Acute respiratory infection — interactive tutorials, image collection

CD-ROM by Wellcome Trust Textual content and images by Tropical Medicine Resource. Price: institutions £120 / $195; individuals £30 / US$ 55 Further information at:

A host of authors are here with their version of "Everything you always wanted to know about acute respiratory infection (ARI) and were afraid to ask". Interactive tutorials, though not explicitly humorous, will certainly make the task of learning a little more interesting. Judging by the technicality of the language, the target audience is primarily undergraduate and postgraduate medical students. ARI continues to kill millions of children all over the developing world, and medical students in the countries most concerned are usually given an exposure to the subject, which is, to put it mildly, inadequate. This set of tutorials and images is therefore a highly valuable and welcome resource.

Like a small flying saucer, the CD takes us on a detailed guided tour of the world of ARI. Starting with a brief overview of the major sections, it moves us through ten highly interactive tutorials, each composed and reviewed by a team of experts, renowned for their contribution to the field of ARI. Each tutorial is followed by a self-administered assessment. The topics of the tutorials are: etiology and risk factors, pathology, respiratory defenses, clinical features, diagnosis, case management, epidemiology, and prevention and control. The final tutorial provides detailed information on ARI programme management and surveillance.

The objective is to introduce students to the global significance of respiratory illnesses and then provide all the information they may need on any of its aspects. After drawing attention to a particular aspect of ARI, the authors review the options in a clear and straightforward way, and explore the relevant details. They focus on the peculiarities of childhood ARI, explaining why morbidity and mortality are higher in this age group. Promoting a rational approach to case management, they stress the need to recognize cases for which the use of antibiotics is appropriate and justified. They highlight the importance of preventive strategies and the various obstacles encountered in efforts to implement them.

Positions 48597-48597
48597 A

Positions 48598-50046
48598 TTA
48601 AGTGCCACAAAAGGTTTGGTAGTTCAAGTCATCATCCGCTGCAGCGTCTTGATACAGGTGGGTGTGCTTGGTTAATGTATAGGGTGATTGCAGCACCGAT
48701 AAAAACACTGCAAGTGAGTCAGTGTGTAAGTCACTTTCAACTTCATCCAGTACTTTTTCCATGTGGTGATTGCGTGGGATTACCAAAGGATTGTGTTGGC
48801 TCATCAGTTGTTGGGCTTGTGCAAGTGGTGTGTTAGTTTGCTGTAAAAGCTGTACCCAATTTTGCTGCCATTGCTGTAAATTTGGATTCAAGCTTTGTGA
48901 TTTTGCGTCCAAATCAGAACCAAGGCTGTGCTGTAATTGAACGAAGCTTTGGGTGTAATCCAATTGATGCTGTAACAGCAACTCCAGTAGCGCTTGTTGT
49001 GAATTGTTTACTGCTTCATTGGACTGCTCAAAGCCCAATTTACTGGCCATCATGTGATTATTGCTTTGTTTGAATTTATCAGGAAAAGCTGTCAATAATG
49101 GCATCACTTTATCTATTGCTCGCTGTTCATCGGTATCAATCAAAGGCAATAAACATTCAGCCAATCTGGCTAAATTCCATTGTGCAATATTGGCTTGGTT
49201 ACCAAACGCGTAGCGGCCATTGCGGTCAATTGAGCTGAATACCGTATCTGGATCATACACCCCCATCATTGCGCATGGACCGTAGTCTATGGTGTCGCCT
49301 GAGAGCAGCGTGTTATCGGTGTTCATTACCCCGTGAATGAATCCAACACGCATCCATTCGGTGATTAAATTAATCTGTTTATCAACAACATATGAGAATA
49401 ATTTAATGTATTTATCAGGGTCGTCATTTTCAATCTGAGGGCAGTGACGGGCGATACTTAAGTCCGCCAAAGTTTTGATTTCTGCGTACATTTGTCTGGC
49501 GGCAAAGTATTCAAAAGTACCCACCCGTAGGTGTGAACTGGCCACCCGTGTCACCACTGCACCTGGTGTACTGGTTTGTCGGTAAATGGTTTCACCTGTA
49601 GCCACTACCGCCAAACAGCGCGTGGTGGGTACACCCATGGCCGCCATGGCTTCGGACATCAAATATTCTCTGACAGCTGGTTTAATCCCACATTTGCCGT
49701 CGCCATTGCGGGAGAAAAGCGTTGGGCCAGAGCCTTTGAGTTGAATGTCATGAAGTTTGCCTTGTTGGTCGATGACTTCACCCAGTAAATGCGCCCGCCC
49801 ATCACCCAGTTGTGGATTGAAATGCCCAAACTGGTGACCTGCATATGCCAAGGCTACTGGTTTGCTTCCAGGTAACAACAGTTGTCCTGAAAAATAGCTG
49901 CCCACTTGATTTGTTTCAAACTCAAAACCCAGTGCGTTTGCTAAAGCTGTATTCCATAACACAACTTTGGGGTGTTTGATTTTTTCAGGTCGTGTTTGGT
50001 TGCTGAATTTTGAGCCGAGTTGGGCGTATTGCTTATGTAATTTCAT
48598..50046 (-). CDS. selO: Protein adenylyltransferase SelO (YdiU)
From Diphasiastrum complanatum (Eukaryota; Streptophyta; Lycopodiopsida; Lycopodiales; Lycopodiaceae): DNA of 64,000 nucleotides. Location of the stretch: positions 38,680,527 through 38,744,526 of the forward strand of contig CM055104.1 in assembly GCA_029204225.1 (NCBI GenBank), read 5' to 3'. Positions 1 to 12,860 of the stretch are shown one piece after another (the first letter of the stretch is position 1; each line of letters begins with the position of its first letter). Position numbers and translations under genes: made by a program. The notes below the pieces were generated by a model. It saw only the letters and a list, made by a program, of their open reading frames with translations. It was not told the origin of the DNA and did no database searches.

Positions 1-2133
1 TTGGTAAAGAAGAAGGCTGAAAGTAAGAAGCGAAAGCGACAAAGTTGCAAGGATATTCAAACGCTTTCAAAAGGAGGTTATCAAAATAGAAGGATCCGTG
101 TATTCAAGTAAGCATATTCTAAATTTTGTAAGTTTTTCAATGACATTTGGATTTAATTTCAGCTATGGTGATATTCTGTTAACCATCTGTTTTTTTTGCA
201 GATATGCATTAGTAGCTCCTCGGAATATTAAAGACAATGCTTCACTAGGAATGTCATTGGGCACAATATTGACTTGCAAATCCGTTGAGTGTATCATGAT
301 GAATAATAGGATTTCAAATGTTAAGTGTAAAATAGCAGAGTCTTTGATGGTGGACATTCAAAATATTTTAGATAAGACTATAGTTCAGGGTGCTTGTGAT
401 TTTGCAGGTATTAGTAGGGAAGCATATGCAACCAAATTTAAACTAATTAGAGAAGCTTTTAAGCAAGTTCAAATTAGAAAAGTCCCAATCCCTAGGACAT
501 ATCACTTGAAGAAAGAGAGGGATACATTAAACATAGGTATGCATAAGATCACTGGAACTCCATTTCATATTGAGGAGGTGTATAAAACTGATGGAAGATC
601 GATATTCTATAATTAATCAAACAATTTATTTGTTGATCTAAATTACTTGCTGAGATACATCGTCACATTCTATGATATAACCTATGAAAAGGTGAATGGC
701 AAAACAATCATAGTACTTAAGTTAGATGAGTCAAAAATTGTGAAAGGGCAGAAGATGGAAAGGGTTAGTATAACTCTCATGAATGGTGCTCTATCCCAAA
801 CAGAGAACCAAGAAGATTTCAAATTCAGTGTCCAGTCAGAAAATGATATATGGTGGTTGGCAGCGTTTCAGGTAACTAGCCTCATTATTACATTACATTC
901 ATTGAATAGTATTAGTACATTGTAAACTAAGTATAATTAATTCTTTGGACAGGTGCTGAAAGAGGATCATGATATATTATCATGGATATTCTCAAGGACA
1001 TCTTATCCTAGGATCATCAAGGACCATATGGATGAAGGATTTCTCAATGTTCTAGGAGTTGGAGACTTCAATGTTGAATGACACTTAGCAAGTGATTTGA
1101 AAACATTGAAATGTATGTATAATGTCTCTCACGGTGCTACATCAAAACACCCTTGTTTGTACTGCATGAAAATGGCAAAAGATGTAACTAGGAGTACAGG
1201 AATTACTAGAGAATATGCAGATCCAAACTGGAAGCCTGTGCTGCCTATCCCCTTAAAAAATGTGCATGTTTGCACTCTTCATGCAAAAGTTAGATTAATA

Greatly helping the authors to make their points are visuals in the form of photographs, video clips and animations. The entire presentation is interesting, user-friendly and visually pleasing, so it should do the students good by cutting down their yawning rate and caffeine intake, in addition to achieving its desired objective of providing very useful information on ARI.

However, at the end of each chapter, where the authors administer a test to assess the students' depth of knowledge, they do not always meet their objectives. Especially in view of the degree of detail that has been provided, some of the questions cannot be answered properly in the space available. This does not give students a fair chance to assess their level of knowledge accurately. The slides, on the other hand, are designed in an interesting manner, and add a bit of fun to the test.

Considering the role and contribution of health workers in the management of ARI in developing countries, it is a pity that so many of them will not be able to benefit from this wonderful CD, because of the highly technical nature of its language. It would certainly be worth the effort to produce a second CD on ARI, designed for community health workers. It would involve simplifying the language of this one and putting in more visuals so that the less educated health workers, and as a result the entire community, can also benefit from this wealth of information on ARI.

Tabish Hazir1
1 Associate Professor of Paediatrics, Children's Hospital, Pakistan Institute of Medical Sciences, G-8/3, Islamabad, Pakistan (email:



World Health Organization Genebra - Genebra - Switzerland